Prepping for paint: apply more epoxy or use primer?

I've filled my weave with 3 coats and sanded with 120. Looks pretty good but not as great as I'd like. I probably need to sand a touch more but im sick of it by now. 

Got some bumpy places (not many) and wondering if it's better to use primer or another thin epoxy coat to help fill in. 

I've attached a pic. You are looking at the hull upside down. You can see near the rail being the bumpiest part whereas further below the rail is pretty good and representative of the rest of the hull. 

I'm not looking for museum quality but I would like it to be a great looking finish.

any thoughts?




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RE: Prepping for paint: apply more epoxy or use primer?

Hi Creekboater, 

took a look at your picture and see what you mean.  also get being tired of sanding.

primer is really for filling pin-hole voids for an ultra smooth paint finish....not for filling cracks and other larger gaps.  primer also works with paint (does not work with a varnished finish) and it tends to make the paint more fragile then not using the primer.  primer is also particularly problematic below the water line....where its not supposed to be used. 

so if you only had a choice between primer and another coat of epoxy, go with the epoxy.  you can apply epoxy with an automotive style spreader and just work along the edge where you have your gaps and focus your sanding there.  you don't need to redo the entire bottom.   

another option is to add some micro-balloons to epoxy to create a marine grade 'bondo' and use a spreader to smooth it into those remaining bumpy areas.  this is pretty easy to sand relative to straight epoxy and will take care of this easily.   you would need to have or acquire some microballoons.  you create a paste about the consistency between mayonaise and peanut butter.....and then just use the spreader to spread it into those areas.

i keep micro-balloons in my inventory of that's what i would do based on what i see in your picture.  but paint primer would stay off my list as a way to address this.


RE: Prepping for paint: apply more epoxy or use primer?

Looks to me as if you need fairing compiund. Those bumps are way too big for primer, which is meant to fill pinhole-sized imperfections. You could fair them with unthickened epoxy, but that's expensive, heavy and harder than sanding. It's what you have to do for a varnished finish, but under paint you can use fairing compounds.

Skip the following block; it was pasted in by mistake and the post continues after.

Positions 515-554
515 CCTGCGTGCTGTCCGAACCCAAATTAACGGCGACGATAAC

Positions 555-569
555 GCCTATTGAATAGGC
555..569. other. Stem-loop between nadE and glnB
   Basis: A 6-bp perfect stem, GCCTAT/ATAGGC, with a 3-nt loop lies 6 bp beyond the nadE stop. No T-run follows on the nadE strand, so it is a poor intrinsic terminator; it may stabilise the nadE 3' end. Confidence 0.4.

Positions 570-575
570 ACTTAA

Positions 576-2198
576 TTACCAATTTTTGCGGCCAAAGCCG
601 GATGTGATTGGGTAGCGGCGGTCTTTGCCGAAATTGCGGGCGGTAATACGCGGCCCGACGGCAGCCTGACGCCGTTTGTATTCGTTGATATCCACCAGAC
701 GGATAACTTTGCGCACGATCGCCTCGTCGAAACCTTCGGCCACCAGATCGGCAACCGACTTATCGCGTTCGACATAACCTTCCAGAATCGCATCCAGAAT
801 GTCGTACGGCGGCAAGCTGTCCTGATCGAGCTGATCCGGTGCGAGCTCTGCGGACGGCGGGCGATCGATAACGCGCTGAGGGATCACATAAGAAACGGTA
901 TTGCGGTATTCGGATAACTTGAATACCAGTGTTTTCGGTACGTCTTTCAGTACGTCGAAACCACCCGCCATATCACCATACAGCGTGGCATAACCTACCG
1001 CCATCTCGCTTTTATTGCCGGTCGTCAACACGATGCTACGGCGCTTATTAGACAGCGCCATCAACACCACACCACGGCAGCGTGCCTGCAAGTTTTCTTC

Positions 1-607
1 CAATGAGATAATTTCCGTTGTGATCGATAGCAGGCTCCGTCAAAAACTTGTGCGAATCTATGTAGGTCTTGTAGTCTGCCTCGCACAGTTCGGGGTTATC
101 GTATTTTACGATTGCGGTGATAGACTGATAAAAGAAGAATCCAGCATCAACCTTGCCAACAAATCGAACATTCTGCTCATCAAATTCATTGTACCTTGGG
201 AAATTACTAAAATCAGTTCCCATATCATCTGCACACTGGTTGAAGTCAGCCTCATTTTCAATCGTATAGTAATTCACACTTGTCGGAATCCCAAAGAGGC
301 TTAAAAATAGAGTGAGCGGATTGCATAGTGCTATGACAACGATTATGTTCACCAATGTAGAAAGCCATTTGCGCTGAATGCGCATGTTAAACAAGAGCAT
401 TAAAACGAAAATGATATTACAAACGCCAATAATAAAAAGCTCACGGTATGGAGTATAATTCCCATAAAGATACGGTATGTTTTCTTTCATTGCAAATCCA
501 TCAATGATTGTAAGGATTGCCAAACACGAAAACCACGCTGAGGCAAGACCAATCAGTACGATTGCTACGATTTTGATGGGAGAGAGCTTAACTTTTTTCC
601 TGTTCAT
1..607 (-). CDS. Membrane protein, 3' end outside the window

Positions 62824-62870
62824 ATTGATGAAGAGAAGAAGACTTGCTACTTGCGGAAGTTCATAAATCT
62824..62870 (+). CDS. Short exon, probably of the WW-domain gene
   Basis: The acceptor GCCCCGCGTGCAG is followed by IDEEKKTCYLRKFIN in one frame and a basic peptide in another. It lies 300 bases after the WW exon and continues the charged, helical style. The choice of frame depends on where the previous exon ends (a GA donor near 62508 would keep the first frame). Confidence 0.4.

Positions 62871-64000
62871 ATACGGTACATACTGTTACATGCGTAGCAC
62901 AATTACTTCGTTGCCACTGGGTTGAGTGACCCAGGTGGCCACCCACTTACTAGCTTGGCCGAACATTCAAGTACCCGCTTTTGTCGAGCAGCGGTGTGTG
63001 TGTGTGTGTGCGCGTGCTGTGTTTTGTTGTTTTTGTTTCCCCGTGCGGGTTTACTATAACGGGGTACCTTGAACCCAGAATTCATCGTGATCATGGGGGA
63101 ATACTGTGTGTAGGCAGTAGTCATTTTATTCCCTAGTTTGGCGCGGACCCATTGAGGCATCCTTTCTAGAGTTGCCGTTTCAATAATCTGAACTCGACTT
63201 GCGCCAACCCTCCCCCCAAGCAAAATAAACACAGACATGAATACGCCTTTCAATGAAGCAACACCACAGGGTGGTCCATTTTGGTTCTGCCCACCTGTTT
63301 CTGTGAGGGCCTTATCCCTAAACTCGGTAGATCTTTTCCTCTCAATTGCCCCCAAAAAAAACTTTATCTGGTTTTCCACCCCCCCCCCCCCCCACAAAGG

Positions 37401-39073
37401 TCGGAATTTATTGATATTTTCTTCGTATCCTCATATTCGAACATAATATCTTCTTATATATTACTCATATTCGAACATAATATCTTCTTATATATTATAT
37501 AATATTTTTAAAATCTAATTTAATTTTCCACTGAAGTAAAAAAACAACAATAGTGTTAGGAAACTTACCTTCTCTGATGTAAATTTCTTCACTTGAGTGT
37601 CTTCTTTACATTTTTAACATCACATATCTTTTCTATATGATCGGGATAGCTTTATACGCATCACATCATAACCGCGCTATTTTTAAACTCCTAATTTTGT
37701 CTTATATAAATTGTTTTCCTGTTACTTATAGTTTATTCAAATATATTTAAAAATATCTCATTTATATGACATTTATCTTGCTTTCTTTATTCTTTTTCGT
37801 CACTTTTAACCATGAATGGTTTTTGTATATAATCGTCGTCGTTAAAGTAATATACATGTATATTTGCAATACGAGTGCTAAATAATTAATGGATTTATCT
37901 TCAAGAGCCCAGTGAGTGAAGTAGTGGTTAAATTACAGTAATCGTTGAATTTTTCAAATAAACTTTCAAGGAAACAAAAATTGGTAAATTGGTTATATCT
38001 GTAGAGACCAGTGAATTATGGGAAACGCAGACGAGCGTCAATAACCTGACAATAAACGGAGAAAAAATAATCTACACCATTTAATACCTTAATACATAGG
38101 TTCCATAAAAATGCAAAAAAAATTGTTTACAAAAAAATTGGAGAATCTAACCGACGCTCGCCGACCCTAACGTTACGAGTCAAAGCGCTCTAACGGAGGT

You can either mix up your own from epoxy and phenolic microballoons or use a pre-mixed product. CLC sells the microballoons here and the pre-mixed compounds here. FWIW, I prefer to mix my own because of less waste and the ability to vary the texture as needed.

For best results, use a longboard instead of a sanding block. I made my own from a piece of 2 3/4" x 24" x 1/4" plywood scrap and a pair of 6" x 1 1/4" dowels for handles. An old broomstick can also be cut to make the handles. Glue one handle standing perpendicular to the board at each end. Now you can apply a 24" long piece of adhesive-backed sandpaper on the side opposite the handles.

To get rid of your bumps, smear the bumpy area with fairing compund, let it thoroughly cure and use the longboard to smooth the area. Just as with primer, you'll probably sand most of it off. Repeat as needed.

The longboard "averages" the bumps over a long distance so that you are always sanding the highest spots and not getting caught in the low spots. This means tha all your sanding is effective so you spend less time getting a better result than you would with a sanding block. The fairing compund, while plenty hard enough to make a good substrate for your paint is much easier to sand than unthickened epoxy, so you spend even less time sanding. I was able to take my 18-foot kayak hull from unfilled weave to ready to paint in well under a 1/2 day of hand sanding with a longboard and fairing coumpound.

Finally, you might want to consider fairing your entire hull if you're going to paint it. Even with all the sanding you've done, you'll be surprised how much smoother it will get with a longboard and fairing compound, Smoothness is the basis for a high-quality paint job and with a longboard and fairing compound it's actually pretty easy.




RE: Prepping for paint: apply more epoxy or use primer?

Ninja'd by Howard.